Veteran Democratic campaign fund-raising consultant Mike Lux voices similar doubts about the strategic importance of money this early in the campaign. "I do think that the role of money is exaggerated," Lux said. "Since 1972, when the presidential-nominating process was opened up to the primaries, the person with the most money in the early going has not gone on to win. It's overrated. "What presidential candidates need in the campaign cycle right now is enough money to run a strong enough campaign in Iowa and New Hampshire, and beyond that, if they do those two things well, momentum can take them the rest of the way," he said.
"This is not to say these strategists believe that money is irrelevant in who wins next year's caucuses and primaries," Lux went on. "Rather, they argue the amount of money raised this early in the two-year marathon race is not a reliable basis on which to forecast whom will be the strongest candidate next January."
"Is there someone out there who really thinks second-quarter fund raising -- or even third-quarter numbers -- have a great predictive value in guessing which candidates will win the nomination?" asked campaign analyst Stuart Rothenberg.
Steve Grossman, who chaired the Democratic National Committee during Bill Clinton's presidency, cautioned, "Money is clearly relevant to competitiveness and the perception of competitiveness. Yet there are lots of examples of people who have trumped their opponents in the money race but failed to do it at the ballot box."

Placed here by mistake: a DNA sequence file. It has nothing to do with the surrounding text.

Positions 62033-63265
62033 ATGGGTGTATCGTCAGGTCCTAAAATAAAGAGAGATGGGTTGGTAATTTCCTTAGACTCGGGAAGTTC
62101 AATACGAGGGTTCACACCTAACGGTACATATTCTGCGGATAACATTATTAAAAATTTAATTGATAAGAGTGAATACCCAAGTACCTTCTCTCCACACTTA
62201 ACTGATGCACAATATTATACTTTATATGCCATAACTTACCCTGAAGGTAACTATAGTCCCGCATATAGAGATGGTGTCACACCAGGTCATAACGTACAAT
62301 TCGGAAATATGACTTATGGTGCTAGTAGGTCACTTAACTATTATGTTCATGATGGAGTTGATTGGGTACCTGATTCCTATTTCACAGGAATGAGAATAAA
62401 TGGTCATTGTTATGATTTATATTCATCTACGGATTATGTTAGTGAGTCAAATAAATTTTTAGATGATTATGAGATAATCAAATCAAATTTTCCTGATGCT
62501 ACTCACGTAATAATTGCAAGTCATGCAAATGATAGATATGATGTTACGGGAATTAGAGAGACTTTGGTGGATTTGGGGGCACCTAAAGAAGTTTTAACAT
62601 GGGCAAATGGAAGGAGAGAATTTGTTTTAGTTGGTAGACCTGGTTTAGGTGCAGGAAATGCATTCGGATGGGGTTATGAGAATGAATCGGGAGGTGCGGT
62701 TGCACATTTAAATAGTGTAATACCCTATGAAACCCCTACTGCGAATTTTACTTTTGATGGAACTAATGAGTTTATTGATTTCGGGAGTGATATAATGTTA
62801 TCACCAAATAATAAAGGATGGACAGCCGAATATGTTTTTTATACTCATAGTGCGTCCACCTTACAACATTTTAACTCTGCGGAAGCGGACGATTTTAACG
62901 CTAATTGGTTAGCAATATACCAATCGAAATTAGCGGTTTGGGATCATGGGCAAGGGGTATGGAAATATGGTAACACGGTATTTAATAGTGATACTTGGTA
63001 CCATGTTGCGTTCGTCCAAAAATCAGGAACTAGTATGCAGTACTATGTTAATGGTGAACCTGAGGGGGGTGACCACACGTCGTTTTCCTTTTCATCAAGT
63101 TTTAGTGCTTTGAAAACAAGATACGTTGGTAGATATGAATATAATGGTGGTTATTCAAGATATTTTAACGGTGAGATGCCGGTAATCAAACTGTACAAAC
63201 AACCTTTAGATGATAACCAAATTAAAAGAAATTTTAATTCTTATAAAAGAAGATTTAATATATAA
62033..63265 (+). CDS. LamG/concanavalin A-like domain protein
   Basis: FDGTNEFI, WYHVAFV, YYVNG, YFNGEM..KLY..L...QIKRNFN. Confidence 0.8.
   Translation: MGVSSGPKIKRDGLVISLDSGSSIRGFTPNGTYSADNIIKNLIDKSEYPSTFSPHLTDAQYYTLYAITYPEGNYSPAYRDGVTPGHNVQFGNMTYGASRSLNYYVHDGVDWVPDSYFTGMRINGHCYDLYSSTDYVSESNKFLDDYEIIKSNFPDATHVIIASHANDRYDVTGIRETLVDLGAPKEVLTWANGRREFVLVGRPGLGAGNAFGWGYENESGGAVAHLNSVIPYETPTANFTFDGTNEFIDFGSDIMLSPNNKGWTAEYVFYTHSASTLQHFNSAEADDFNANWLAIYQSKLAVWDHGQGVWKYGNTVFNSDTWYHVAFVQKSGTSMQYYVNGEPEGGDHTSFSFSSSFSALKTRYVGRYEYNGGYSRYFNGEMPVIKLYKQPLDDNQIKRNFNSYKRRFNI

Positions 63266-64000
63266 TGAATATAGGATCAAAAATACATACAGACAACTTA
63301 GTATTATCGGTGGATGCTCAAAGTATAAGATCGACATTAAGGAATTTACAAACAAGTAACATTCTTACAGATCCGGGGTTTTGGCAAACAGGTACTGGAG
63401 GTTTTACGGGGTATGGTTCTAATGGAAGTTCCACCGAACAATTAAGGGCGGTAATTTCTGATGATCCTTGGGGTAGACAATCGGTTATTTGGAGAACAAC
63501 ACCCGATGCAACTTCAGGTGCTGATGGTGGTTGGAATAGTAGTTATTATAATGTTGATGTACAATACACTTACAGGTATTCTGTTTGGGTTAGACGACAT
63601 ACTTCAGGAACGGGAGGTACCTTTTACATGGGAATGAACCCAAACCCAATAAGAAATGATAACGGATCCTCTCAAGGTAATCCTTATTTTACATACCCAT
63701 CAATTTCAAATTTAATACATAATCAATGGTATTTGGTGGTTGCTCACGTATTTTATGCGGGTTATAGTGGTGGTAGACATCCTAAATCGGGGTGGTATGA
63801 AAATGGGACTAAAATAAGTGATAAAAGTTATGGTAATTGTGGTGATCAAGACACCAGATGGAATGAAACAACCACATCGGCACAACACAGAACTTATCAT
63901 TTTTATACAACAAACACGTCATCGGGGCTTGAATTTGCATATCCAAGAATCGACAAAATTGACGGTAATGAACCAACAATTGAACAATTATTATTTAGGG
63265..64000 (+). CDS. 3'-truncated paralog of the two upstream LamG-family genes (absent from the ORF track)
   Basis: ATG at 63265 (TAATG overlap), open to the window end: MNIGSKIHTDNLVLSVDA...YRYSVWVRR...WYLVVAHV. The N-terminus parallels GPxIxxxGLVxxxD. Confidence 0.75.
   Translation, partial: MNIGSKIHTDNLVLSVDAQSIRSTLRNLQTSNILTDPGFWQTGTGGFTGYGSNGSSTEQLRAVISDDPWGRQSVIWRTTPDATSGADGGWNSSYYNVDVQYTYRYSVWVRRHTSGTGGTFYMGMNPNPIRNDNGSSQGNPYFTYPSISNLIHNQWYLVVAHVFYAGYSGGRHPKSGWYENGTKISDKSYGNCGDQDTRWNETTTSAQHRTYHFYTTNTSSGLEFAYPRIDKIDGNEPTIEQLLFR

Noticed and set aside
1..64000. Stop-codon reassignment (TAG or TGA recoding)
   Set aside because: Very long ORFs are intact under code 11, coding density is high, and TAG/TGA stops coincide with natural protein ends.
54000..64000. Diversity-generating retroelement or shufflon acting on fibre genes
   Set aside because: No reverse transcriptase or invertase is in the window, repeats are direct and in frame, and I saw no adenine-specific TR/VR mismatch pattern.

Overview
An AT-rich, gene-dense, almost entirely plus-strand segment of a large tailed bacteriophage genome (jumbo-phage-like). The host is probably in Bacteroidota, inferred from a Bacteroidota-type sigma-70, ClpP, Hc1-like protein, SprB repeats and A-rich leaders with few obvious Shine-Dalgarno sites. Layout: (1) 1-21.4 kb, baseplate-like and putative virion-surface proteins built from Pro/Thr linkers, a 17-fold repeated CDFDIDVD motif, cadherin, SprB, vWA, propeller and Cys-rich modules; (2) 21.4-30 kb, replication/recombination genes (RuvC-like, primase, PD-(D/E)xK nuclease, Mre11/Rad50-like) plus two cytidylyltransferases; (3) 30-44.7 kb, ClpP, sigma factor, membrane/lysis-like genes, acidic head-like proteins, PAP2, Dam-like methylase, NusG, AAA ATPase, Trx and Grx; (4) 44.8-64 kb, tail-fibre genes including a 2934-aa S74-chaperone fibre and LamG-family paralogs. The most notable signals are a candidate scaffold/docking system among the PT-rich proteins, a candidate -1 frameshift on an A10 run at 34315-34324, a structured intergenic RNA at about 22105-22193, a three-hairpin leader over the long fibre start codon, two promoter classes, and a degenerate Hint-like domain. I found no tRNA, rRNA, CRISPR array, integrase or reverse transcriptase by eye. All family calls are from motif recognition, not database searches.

Even so, the Democrats' heavy money is betting on Illinois Sen. Barack Obama, who has raised a total of $58.5 million, followed closely by New York Sen. Hillary Clinton with $52.5 million. Edwards lags with $23 million. But even at this early date, the folks in Iowa, where Edwards has the edge in most polls, are not impressed with the big money.
Grossman, a Massachusetts businessman, is supporting Clinton, whom he believes will be the party's nominee. Nevertheless, he "would not rule out somebody else catching fire and creating a surprise" in next January's first four contests.
The reason for this added caveat: The last presidential candidate he backed was Howard Dean.